Q: What kind of equipment is used in doing so?
JB: Colorimeters, photometers and of course the measuring microphone for the sound. As compared to the dark cinema these items generate a huge advantage even under suboptimal conditions. For instance, the combination of event and cinema with music “live to projection” in concert halls. Stage lightning is an external influence that affects the projection. With the help of measurements these disturbing effects can be localized, reduced and ideally balanced. Thus films can be screened in an adequate quality even beyond familiar environments.

Q: That sounds like the typical harping on about norms and principles where only big players win.
JB: It is not only about norms and principles for distinction reasons. The great variety of opportunities will otherwise cause a vast and uncontrolled growth. So in the end, a standard based on DCI simply accomplishes better results. The viewer’s experience is thus the best possible which is a key aspect for the movie industry. The arising standards and workflows finally support the event and business projection to increase quality.

Q: How does the consumer recognize this advantage?
JB: That is quite easy. Technical and limiting factors become secondary, even at open-air cinemas the full attention is payed to the movie. If nothing distracts or disturbs the audience and the screened content prevails at any time so the audience immerses itself – then everything is fine.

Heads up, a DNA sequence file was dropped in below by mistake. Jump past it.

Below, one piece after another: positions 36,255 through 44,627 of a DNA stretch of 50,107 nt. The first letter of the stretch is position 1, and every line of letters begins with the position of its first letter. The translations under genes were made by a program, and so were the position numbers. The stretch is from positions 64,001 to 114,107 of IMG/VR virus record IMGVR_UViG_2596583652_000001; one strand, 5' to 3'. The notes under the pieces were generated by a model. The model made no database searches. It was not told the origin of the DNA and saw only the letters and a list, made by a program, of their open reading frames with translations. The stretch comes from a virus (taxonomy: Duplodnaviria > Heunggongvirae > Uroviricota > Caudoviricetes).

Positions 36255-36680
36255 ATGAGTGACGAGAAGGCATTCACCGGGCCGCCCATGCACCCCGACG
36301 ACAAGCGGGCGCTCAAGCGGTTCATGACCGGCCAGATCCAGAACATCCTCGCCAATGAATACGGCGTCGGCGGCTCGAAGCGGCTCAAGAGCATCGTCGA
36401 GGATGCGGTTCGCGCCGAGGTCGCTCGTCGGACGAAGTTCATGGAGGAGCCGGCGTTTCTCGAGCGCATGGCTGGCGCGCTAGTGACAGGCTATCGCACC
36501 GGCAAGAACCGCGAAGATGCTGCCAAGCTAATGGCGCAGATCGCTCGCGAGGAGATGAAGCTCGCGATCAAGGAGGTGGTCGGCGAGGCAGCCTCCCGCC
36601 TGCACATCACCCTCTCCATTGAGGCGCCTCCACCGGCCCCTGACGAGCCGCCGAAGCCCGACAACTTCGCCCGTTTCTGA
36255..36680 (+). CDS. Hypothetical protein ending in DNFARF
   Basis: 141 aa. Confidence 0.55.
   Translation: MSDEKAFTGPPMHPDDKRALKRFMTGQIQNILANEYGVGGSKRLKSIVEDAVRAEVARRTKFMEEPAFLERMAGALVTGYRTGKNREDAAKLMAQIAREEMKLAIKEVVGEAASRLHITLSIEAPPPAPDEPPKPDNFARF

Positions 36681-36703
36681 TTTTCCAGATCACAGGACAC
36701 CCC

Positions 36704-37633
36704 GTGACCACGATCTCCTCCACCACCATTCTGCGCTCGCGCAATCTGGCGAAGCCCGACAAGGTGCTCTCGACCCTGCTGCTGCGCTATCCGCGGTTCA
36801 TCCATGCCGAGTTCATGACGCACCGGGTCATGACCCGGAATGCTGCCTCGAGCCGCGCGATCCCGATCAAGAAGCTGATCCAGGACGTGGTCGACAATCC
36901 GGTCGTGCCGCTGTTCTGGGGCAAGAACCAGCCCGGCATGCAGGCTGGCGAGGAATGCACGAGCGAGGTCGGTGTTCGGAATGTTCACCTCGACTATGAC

Q: What is trend in digital projections?
JB: As with any technical development every new solution is affordable over time. But a lot more know-how is necessary to conceive the related quality gains. The trends are obviously system solutions, specialized operators and perfectly staged settings.

Q: Final question: Are you personally in favor of tightening the technology screw?
JB: Of course, because in the end the audience wins.

Factbox BIG cinema:
Johannes Bernstein worked as an individual entrepreneur in the cinema business since the nineties and founded the company BIG cinema in 2009. He is a pioneer and developer of system solutions especially for the mobile digital cinema projection technology. His company offers a comprehensive technical advice, the planning and implementation of professional digital cinema and projection events, such as drive-in cinema, premiere screenings, 3D screenings and film concerts with live music. The service portfolio also includes the rental and sale of digital projection technology by CHRISTIE.

Factbox DCI standard:
The DCI standard defines technical, quality, logistical and legal aspects of digital cinema. This is also known as the standard for "D-Cinema". These include quality aspects of projectors used, data rates and resolution, subtitles, copy protection methods, sound formats, color spaces and delivery methods and formats. The DCI is an umbrella organization of American film studios.